“Like a dog who goes back to his own vomit, so is a fool who always returns to his foolishness. Have you seen a person who is wise in his own sight? Know that there is more hope for a fool than for him” –Proverbs 26:11-12.
My daughter and I just finished a 24-day cleanse/challenge. My nutritionist doesn’t like to call it just a cleanse, because many ‘cleanses’ are unhealthy and focus on starvation. We could eat well–just not processed foods, gluten or dairy (but we could have eggs and plain Greek yogurt with fresh fruit). Within 12 hours of beginning, I texted my nutritionist and exclaimed, “I MISS CHEESE! This doesn’t bode well for me for the next 23 days, does it?” *sigh*
I actually ended up enjoying the process. Challenge drives me and motivates me. To say that I’m competitive understates my inner drive. When I played tennis in high school, I used to go out in the Phoenix summers and practice serves … at noon … when no one was on the courts … because it was 115º. If I started losing in a match during the season, I’d deny myself water at the changeovers. When my body would start screaming from near-dehydration, I’d converse with myself, “You thirsty? Try winning a game.” I’d often come back to win. Bonus points that it freaked out my opponents most of the time.
So, this week, the
competition healthy cleanse ended. And I won … And I feel the benefits in my gut. I stayed committed to the regulations. I felt better than I have in years (which makes me think that I have at least some kind of gluten-sensitivity). I swore I would continue the habits. Until the night after the cleanse, the thought of more hummus or salmon made me a little ill, and I remembered that I could have a grilled turkey and swiss sandwich and creamy tomato soup. Oh, it was delicious! But, I felt the effects in my digestion and renewed my intention to maintain some of the cleanse habits. Until the next night. This time, white rice sushi paired with milk chocolate chips sprinkled in a tangerine yogurt (technically, it was Greek yogurt, but looking at the sugar content on the label didn’t help make it healthy). Then, my nutritionist texted me to schedule a follow-up appointment so I don’t lose momentum. I haven’t told her yet about my ‘iron-will’ since the cleanse…. Today, my husband took my daughter and I out to celebrate the end of the restrictions. We had butter, biscuits, linguine, scampi and fried shrimp (yes, on one plate … per person … don’t judge me!). At least I learned to eat only about half of what the restaurant served us. The rest, I packaged up and brought home for my son to snack on. He still has a metabolism.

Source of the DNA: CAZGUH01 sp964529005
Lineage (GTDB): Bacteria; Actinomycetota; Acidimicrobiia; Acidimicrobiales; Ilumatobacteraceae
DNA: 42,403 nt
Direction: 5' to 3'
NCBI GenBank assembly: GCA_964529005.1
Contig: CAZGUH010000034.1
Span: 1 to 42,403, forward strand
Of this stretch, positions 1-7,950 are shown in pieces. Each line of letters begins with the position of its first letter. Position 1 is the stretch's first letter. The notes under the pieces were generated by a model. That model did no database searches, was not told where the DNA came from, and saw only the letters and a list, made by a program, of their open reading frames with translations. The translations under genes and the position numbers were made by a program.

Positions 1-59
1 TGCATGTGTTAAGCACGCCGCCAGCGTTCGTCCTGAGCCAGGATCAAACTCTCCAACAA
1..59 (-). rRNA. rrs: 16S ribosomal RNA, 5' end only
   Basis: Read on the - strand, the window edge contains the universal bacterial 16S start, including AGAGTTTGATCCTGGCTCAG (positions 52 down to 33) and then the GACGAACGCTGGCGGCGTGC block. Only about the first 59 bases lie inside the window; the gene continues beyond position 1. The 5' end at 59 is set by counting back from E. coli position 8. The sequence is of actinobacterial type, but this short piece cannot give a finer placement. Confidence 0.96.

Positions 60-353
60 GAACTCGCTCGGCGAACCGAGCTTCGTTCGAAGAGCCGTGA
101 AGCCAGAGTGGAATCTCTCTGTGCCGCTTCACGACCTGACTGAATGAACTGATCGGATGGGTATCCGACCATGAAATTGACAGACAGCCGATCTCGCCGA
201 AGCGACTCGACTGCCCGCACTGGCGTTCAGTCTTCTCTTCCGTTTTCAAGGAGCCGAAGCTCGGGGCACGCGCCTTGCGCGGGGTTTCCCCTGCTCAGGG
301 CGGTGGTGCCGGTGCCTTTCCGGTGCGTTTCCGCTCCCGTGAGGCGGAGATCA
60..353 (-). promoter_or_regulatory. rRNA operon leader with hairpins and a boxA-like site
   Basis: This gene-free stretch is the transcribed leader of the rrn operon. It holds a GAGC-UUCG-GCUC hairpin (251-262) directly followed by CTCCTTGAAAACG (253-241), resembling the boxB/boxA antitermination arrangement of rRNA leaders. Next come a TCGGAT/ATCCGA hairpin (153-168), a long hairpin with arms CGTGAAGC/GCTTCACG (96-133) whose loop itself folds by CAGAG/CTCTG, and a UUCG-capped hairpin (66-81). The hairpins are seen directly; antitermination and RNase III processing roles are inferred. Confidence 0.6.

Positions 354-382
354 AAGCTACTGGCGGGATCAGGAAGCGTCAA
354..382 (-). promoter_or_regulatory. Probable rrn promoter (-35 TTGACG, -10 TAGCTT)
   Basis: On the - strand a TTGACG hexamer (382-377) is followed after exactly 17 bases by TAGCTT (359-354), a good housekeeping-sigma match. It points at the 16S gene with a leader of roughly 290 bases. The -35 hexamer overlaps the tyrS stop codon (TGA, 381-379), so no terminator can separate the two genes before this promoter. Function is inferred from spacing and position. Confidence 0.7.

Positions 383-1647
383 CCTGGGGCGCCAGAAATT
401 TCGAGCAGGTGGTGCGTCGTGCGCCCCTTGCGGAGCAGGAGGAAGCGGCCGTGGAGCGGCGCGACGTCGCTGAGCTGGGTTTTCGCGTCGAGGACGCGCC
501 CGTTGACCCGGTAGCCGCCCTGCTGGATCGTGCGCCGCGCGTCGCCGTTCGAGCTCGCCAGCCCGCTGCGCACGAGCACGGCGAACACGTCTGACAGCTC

So, now I’m learning that old habits really do die hard. And I really do need a support system. And a plan to keep me on track. My iron-will isn’t so strong without competition.
Spiritually, we need cleanses, too. Times to assess what’s really going on inside of us; and if there are some belief systems that worked in the past, but have become unhealthy over time. We need to work on our souls, not just our bodies, for our lives to work well with others. I find more and more I need to evaluate how long-held doctrines affect my spirit. Am I exhausted because I’ve too long held certain beliefs that no longer offer my spirit and soul good nutrition? Have I lost a sense of joy and wonder because what used to satisfy my desires, my more mature system has outgrown and my needs have changed? We need a plan for our spirit to maintain a healthy pace of growth. We should look for a support system that will encourage us to process beliefs–and adapt or change any beliefs necessary to draw us closer to God.
Adjusting our way of handling our spirituality takes humility to admit that we can’t make those shifts on our own. We need each other to offer grace, perspective, and support–because we will flounder, at times. We can’t treat living like a competition where we have to ‘beat out’ someone else in the race. Instead, we can look at life as a challenge that we train for, and try to progress beyond our last effort. If we surround ourselves with people who have the humility to admit that they, too, need us to help them, then we can all succeed.
For now, I will contemplate how my physical and spiritual systems react to situations and sustenances; and ask for help in assessing what needs to change in me to make my whole self healthier.
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